This section called "On Being 'Different'" caught my attention quite rapidly.That renders me nearly speechless. Nearly speechless.
"Of course, if you are "different" you will attract attention to yourself. But to attract attention is not desirable. It borders too close upon vulgarity.
Many people actually glory in being called eccentric, believing that this separates them from "the crowd." But eccentric means away from the center. What these people are doing, really, is separating themselves from the center, the heart, of humanity. The world will glance over its shoulder at them, may even be interested or fascinated for a moment, but will not throw wide its arms in welcome.
We will lionize such persons for a season, talk about them and write about them in our newspapers--but we will not love them as we love our simple, kindly, lovable next-door neighbor who is always sane and sensible."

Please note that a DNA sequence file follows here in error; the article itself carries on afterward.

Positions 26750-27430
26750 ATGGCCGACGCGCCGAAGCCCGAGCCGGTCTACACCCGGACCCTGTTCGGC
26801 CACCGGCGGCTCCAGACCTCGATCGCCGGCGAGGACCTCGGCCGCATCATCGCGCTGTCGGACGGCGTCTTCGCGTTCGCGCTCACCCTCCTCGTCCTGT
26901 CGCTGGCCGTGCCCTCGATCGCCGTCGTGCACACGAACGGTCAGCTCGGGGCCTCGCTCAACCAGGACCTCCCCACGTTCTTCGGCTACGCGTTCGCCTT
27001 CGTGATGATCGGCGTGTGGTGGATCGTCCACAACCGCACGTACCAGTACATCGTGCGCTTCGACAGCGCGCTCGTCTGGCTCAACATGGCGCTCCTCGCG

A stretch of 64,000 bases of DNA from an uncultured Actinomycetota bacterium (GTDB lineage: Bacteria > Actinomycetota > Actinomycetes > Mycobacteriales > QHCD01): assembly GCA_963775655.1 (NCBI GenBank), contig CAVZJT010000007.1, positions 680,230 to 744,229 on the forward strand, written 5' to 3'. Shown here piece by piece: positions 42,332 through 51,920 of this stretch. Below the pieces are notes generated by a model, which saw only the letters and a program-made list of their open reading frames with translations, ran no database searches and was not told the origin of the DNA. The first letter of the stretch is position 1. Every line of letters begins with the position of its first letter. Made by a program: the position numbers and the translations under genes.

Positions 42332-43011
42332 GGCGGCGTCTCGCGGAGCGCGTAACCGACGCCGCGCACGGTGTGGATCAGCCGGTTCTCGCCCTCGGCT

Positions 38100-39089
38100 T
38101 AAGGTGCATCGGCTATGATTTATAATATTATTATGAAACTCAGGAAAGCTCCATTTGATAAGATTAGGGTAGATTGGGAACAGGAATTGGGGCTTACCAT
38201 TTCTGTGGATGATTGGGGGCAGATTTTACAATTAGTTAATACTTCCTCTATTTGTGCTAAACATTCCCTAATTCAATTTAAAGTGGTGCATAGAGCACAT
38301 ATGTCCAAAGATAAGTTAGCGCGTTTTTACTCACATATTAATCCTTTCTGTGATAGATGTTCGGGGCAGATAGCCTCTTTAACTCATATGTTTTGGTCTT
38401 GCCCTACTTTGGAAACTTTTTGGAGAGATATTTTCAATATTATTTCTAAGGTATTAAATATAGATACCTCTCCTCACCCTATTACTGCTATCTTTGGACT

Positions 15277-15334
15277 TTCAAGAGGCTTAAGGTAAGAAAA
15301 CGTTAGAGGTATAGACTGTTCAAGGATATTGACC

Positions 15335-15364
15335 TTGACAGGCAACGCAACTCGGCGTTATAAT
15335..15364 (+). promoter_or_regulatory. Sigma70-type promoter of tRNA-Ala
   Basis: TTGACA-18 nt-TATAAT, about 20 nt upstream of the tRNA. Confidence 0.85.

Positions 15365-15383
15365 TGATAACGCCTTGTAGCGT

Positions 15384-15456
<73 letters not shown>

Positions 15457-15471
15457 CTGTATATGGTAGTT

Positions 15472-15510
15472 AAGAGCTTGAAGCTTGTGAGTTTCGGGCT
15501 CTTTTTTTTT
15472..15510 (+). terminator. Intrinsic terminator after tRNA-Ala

While I'll confess to reading the passage from the book to a perhaps extreme point, that we should all be sheep, I'm not alone in my reaction.
Marzipan says, "She doesn't bother questioning who makes the rules, who outlines these norms, and why these norms exist in the first place. She also hints that those who are different wish to be away from the soul of humanity thus, the norm contains that soul."
This is the total opposite of what we have with today's celeb-centered worship where people gobble up rancid celeb blogs and pay for lurid publications both based on attention whore -- arguably vulgar. But, the vulgarity isn't so much about being 'different' as actually being the same. Be a Brittany or Hilton clone!
What's worse is that those who plunk down money or give their attentions to such celeb fandom seem to believe the celebs are the very soul of humanity.
While I certainly do not believe Eichler's philosophy, I don't believe this flip-side either.
PS Marzipan also included this photo of Dare Wright, who I have a huge crush on.